Standard and Poor's downgrades Alberta's credit rating a second time

Standard and Poor’s says the province will need to implement a sales tax “to halt weakening finances” unless there is a major rebound in resource revenues.

Province's rating goes from AA+ to AA over reluctance to introduce taxes to tackle low revenue

Finance Minister Joe Ceci takes questions from reporters about Alberta's latest downgrade. (CBC)

Standard and Poor's has downgraded Alberta's credit rating for the second time in five months.

The bond rating agency has dropped Alberta's rating from AA+ to AA. It last downgraded Alberta in December when it removed the province's long-lauded triple-A rating. 

"The negative outlook reflects continuing uncertainty about the province's willingness to take additional fiscal measures to improve its structural  budget shortfalls within the next two years," the rating agency said.

Standard and Poor's says the province will need to implement a sales tax "to halt weakening finances" unless there is a major rebound in resource revenues.

The report also raises concerns with Alberta's dramatic jump in borrowing. Debt is forecast to hit $57.6 billion by 2019.

Finance Minister Joe Ceci repeated his assertion that Alberta will not introduce a sales tax.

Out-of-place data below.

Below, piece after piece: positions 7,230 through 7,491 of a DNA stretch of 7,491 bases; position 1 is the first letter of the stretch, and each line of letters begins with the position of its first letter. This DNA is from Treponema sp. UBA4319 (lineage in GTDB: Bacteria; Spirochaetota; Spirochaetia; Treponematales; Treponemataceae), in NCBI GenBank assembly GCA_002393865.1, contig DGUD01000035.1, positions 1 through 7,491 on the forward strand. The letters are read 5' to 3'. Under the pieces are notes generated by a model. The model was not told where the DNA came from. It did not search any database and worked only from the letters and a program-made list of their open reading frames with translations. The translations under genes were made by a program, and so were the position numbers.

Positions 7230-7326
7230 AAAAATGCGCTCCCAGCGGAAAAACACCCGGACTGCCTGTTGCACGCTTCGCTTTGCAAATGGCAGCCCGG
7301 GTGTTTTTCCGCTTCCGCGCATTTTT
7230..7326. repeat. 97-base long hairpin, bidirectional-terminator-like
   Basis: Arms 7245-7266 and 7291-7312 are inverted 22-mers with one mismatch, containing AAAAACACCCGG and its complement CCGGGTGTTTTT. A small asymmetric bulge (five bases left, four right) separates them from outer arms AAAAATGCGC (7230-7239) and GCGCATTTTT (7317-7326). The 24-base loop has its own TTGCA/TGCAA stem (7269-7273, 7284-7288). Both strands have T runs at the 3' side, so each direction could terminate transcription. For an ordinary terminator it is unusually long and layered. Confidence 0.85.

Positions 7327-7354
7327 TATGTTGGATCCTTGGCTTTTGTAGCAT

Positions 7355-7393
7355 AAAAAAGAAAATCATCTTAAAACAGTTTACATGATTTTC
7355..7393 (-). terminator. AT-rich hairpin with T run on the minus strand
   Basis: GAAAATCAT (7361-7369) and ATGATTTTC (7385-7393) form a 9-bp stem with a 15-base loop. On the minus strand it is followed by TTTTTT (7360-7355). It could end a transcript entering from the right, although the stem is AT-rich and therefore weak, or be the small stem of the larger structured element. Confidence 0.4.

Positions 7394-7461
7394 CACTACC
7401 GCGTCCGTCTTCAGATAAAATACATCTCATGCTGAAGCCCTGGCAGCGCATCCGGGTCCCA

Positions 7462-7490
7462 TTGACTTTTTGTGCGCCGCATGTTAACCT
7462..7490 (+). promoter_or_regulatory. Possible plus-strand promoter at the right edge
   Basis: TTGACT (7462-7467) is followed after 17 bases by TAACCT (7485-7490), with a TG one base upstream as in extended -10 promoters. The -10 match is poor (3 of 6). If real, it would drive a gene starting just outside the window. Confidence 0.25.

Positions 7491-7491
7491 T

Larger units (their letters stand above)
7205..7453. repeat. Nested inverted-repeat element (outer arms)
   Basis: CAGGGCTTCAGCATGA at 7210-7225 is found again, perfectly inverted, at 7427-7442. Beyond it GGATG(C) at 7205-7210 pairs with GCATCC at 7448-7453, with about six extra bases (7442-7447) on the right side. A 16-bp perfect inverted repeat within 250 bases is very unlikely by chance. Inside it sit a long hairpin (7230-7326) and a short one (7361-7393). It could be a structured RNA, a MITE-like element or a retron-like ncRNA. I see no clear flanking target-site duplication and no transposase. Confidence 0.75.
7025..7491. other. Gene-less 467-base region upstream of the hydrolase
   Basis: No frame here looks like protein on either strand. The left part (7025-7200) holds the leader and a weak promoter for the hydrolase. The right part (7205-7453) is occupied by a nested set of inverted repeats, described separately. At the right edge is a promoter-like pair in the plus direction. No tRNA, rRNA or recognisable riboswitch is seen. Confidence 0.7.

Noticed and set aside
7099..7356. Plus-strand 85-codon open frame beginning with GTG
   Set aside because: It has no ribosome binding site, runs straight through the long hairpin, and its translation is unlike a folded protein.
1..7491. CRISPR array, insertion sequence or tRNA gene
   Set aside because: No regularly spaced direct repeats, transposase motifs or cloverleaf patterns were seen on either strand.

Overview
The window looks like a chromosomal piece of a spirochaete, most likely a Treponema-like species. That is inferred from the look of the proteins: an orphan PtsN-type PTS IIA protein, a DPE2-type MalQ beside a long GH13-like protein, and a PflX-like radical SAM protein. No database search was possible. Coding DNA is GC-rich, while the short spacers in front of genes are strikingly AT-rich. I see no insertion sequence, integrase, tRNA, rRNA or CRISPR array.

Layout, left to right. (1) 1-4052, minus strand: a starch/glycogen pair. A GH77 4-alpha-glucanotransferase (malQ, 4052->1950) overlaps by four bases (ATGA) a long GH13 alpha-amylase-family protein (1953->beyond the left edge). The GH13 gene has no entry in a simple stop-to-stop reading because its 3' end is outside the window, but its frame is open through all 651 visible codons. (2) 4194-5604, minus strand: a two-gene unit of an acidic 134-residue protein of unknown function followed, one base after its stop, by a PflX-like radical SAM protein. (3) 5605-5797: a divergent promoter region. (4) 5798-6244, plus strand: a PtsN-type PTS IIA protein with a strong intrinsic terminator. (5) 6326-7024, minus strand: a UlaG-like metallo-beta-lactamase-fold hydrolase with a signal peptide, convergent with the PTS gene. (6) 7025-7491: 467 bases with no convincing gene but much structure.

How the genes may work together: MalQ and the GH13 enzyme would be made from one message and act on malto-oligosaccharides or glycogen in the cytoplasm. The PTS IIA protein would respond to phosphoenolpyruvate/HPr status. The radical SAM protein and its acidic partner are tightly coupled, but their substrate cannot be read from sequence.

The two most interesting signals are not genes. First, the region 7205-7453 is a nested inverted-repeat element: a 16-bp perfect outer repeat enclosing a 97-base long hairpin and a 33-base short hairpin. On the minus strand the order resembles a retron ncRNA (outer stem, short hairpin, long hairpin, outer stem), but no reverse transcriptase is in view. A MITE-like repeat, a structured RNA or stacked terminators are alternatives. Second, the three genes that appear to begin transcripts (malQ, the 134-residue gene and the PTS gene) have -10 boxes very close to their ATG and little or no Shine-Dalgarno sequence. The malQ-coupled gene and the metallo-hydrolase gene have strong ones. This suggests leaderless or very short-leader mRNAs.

"What will help our financial position in the long term is a better economy," Ceci said. "And a better economy will only come if we diversify our economy and don't rely so much on oil and gas as we have in the past."

Wildrose Leader Brian Jean said he is not surprised by the downgrade because the government wants to remove the borrowing cap while having no debt repayment plan.

Salary cuts, not sales tax, says Wildrose

When asked if the government should introduce a sales tax to stop the credit downgrades, Jean said they should cut salaries instead.

"This is a situation where Albertans are taking 10 per cent, 20 per cent, 30 per cent cuts in pay if not a 100 per cent cut in pay," he said. "And meanwhile, the most expensive part of government is wages and this government is putting those public sector wages up.

"It shows they do not have any real intentions of doing anything other than raising taxes."

Interim PC leader Ric McIver said the credit downgrade will raise borrowing costs for municipalities as well as the province.

"Now there is a snowball effect that is operating against the government's interest in a very big way," he said. "The warning lights are flashing and they are asleep at the switch."

McIver said the PCs are "deadset" against a sales tax. 

Earlier this year, DBRS and Moody's rating agencies downgraded Alberta's triple-A credit rating.